Dr. Omar Khalidi of MIT’s Department of Architecture presents his photo exhibition
"Mosques in America." December 2-4, 2006.
(Words that could not be identified are marked “???“)
Dr. Khalidi: ...9/11 Muslims themselves felt alien. The responsibilty that they are in some ways
spokespersons for Islam and that Americans perceive Islam through the impression???
of how they see their neighbors.
Interviewer: And how successful do you think that's been in—in helping the foreign people's
opinions of Muslims as nonthreatening members of their community?
Dr. Khalidi: I think it helps on—on two accounts. One is that Muslims in America are, uh, for the
most part, professionals, highly educated, ???, self-confident, uh, and they are seen as
for the professionals and universities, as hospitals, in the IT industry, in various
business and so forth, and Muslim population, like the rest of the American population,
is also so highly diverse, that it is, uhm, a reflection of America as an immigrant nation.
America, I think is the only international nation today, uh, in which, uh, people are
represented form every part of the globe. And that's what makes it difficult for any
group to harbor any strong feelings about one of the other groups
Interviewer: Are you of the opinion then, that most Americans do have relations or contact with
members of the Muslim community?
Dr. Khalidi: Well, I'd say, uhm, those that are in major cities, win places where Muslims have
settled, yes, they do. So I wouldn't be talking about someone in North Dakota or about
in, somewhere in Wyoming, in places like that. But if you're talking about, let's say,
Boston, L.A., New York and so forth, they'll have definitely have contact with
Muslims. To give you an example, I think, uh, at, uhm, on 9/11... ah...we had in western
Massachusetts, in ???, western, we had a meeting that same, uh, evening when the
terrible incident happened, and the meeting was gathered in a church where
representatives of Muslims, Jewish communities and others gathered for a, uh,
ecomenical prayer in which all religious groups participated for peace. I think that is a
very strong community bound???.
Interviewer: They're currently shooting in Canada, uh, for the CBC a television show called Little
Mosque on the Prairie. Which is supposed to be the first Muslim-oriented sitcom. Do
you think that America, American pop-culture is ready for... to incorporate Muslims?
Dr. Khalidi: The Canadians are far behind the US. I know of a--
Dr. Khalidi: Oh yeah. I know at least of three or four sitcoms, the Muslim sitcoms scene, uhm,
making fun of Muslims, by Muslims show how light it could be. There are a number of
comedians who have shown this kind of, uh, uhm, sessions at various places.
Interviewer: Comedians definitely put a-a-a major list of shows that can be shown on the CBC,
Dr. Khalidi: Oh, okay, okay, that's right
Interviewer: ...on the ABC or NBC, so really prime-time television.
Dr. Khalidi: Oh, I think that'd be a great event.
Dr. Khalidi: And I think the community is sensible enough to see that this is...you know innocuous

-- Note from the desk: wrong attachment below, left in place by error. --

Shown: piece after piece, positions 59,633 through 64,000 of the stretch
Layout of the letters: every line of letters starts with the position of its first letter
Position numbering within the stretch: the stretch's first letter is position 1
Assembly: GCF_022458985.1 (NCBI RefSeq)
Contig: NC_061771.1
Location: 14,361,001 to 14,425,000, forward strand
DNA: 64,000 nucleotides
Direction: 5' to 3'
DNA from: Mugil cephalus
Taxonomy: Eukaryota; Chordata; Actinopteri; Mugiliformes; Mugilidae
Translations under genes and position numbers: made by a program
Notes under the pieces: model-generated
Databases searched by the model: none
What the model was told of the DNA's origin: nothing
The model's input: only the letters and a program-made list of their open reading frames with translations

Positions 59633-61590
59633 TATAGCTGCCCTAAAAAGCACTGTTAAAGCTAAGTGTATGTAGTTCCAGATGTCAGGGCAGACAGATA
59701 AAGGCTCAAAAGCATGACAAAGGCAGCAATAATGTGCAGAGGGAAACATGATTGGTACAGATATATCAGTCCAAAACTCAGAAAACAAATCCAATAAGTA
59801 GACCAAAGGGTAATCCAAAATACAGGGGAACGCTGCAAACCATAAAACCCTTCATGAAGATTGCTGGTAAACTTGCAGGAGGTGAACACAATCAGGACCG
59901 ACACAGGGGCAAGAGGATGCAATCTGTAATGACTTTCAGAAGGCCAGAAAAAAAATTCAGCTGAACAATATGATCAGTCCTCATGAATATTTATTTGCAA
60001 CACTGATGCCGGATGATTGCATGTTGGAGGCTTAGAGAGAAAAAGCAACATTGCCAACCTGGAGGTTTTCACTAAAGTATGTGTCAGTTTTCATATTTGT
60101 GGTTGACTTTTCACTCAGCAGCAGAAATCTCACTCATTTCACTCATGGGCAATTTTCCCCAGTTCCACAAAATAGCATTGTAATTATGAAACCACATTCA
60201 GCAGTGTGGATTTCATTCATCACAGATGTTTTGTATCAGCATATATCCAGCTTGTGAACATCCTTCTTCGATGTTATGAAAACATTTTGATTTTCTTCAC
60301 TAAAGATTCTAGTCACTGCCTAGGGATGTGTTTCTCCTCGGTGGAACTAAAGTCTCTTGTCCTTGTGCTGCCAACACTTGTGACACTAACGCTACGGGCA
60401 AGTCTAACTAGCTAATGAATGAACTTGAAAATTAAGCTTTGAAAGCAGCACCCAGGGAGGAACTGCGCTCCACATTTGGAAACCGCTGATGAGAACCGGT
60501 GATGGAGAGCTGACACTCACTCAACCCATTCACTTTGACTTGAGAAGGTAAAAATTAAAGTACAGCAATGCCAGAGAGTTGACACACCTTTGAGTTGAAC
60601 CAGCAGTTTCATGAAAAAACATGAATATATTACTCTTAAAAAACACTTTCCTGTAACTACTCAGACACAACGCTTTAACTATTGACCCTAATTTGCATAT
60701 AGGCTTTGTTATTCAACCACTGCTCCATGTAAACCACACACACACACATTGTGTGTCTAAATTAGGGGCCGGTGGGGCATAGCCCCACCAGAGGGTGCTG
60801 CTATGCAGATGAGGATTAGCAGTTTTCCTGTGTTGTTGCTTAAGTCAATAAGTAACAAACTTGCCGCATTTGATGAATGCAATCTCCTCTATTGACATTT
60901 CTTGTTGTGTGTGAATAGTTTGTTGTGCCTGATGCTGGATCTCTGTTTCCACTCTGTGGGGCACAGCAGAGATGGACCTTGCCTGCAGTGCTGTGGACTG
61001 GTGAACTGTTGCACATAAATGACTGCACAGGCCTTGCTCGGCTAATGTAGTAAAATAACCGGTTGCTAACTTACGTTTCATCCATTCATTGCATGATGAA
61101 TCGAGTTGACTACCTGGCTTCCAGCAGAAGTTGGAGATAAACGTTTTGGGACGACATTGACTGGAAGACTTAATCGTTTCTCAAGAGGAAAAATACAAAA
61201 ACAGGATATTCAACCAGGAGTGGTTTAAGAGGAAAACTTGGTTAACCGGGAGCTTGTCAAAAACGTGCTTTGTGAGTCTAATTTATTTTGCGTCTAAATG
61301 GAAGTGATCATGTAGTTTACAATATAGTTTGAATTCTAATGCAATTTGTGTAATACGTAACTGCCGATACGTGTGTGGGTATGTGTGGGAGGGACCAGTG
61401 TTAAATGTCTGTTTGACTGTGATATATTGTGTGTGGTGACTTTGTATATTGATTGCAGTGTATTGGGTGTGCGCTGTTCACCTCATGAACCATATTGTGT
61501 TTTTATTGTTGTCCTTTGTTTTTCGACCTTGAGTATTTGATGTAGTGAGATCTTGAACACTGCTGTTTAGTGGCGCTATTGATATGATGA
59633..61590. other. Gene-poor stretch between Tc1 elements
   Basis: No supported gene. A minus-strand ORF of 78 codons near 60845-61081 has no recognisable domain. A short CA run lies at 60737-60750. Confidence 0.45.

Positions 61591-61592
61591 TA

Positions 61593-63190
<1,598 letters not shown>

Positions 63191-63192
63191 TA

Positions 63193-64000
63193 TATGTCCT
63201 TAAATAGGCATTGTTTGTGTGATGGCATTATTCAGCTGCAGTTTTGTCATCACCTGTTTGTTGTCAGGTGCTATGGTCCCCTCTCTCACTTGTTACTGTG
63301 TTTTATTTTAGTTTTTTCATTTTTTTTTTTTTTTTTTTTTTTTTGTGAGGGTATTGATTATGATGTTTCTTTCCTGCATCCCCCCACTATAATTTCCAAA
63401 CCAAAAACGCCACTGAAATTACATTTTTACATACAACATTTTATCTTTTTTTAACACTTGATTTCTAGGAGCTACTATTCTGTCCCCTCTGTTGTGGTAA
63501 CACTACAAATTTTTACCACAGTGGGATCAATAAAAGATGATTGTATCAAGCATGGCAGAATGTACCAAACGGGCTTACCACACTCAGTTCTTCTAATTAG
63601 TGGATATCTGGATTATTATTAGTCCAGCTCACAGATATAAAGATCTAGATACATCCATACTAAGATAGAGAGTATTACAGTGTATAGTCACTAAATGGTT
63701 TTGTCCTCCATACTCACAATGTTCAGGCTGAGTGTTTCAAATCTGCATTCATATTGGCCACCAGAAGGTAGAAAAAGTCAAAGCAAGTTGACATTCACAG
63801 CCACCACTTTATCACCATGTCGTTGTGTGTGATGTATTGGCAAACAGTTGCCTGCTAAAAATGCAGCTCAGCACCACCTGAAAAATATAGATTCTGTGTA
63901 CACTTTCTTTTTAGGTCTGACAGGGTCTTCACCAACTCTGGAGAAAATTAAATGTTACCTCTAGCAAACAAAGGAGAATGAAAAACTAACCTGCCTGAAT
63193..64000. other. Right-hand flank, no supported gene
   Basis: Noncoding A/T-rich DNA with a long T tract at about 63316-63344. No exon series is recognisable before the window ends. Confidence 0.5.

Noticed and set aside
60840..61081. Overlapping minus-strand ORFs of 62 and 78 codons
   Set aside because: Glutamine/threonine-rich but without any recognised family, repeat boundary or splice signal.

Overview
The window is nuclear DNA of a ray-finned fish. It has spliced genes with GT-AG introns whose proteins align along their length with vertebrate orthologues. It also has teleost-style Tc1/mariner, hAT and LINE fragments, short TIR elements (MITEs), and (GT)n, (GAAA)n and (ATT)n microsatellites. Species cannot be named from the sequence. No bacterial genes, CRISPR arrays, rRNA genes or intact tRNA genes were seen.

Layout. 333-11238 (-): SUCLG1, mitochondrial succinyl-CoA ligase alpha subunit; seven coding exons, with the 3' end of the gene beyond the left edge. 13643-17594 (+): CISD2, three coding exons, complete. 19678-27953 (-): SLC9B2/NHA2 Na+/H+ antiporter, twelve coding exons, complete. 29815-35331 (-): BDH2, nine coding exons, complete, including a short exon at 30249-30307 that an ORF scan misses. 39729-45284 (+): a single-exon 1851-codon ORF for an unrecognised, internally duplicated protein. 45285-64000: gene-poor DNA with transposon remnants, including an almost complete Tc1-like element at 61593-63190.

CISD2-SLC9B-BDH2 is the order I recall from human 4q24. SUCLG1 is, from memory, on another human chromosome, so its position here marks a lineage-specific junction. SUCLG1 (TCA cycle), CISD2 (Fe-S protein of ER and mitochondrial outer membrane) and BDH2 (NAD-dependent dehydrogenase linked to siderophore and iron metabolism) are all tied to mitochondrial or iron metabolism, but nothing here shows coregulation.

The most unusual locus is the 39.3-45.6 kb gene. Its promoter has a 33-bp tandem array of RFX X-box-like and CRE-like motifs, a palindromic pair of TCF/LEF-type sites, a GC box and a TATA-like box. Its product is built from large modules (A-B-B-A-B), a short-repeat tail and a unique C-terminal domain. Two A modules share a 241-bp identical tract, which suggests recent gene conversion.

humor and that this is not to demonize Muslims, but to shee—to see them in, uh, their
natural, erm, um, in a way that, uh, that's not necessarily, uhm, satirizes them, but still
uh, pokes fun at some of the behaviors and of the pattern of interactions and so, I think
that many, if not most Muslims, would welcome it.
Interviewer: I've actually heard some people comment that 9/11 might happen to have a possible
positive impact on Muslims, of giving them a stage, giving them a voice in America,
that they would never otherwise have obtained, and that if they can turn the tide against
the tide of negative feeling, that it really gives them a chance to participate in a way in
America that they wouldn't otherwise have in the social discourse and political
Dr. Khalidi: Yes, that can be, uh, you know, this is both a challenge and certainly a great opportunity
to, uh, turn things around, and, uh, give a stage, a forum, uh, to give their perspective
on this matter, and some have, and I think some of the media is sus—is receptive to
Muslim writers and people who want to give an Islamic perspective on these issues,
yes. Uh, there's need for more in the mainstream press, but I think, uhm, a, uh, opening
has happened and that people are beginning to give a hearing to Muslim perspective,
or, or at least a number of Muslim perspectives, because obviously there is no one
monolithic community, you have variations in terms of, uh, their own interpretation of
Islam. Because, I—I--there are people, you know, who have variant approaches to
Interviewer: In November, we had the first Muslim elected to Congress, right. Keith Ellison from
Dr. Khalidi: Yeah.
Interviewer: How bit a role to Muslims play in American politics?
Dr. Khalidi: I think it's, uh, fairly small. Uhm, and, but beginning to play, uh, wherever there has
been ??? from within the Muslim community to organize, to--to support candidates and so forth.
For instance, in my own home state of Massachusetts, I know that many Muslims were quite active
in, with the ??? campaign and would in fact, uhm, uh, for the... in fact in my own hoe we had a
meeting, a neighborhood meeting for one of the, uh, state congressmen... meeting...uh, election. I
think that is an indication of how people, Muslims who are educated and aware of their rights and
duties can take up that role, um, to participate actively in the campaigns for election of one or the
other candidate. So yes, I think it is the beginning and I suspect that this will expand, but at the
other time I think it's-- it is still in its infancy but has immense potential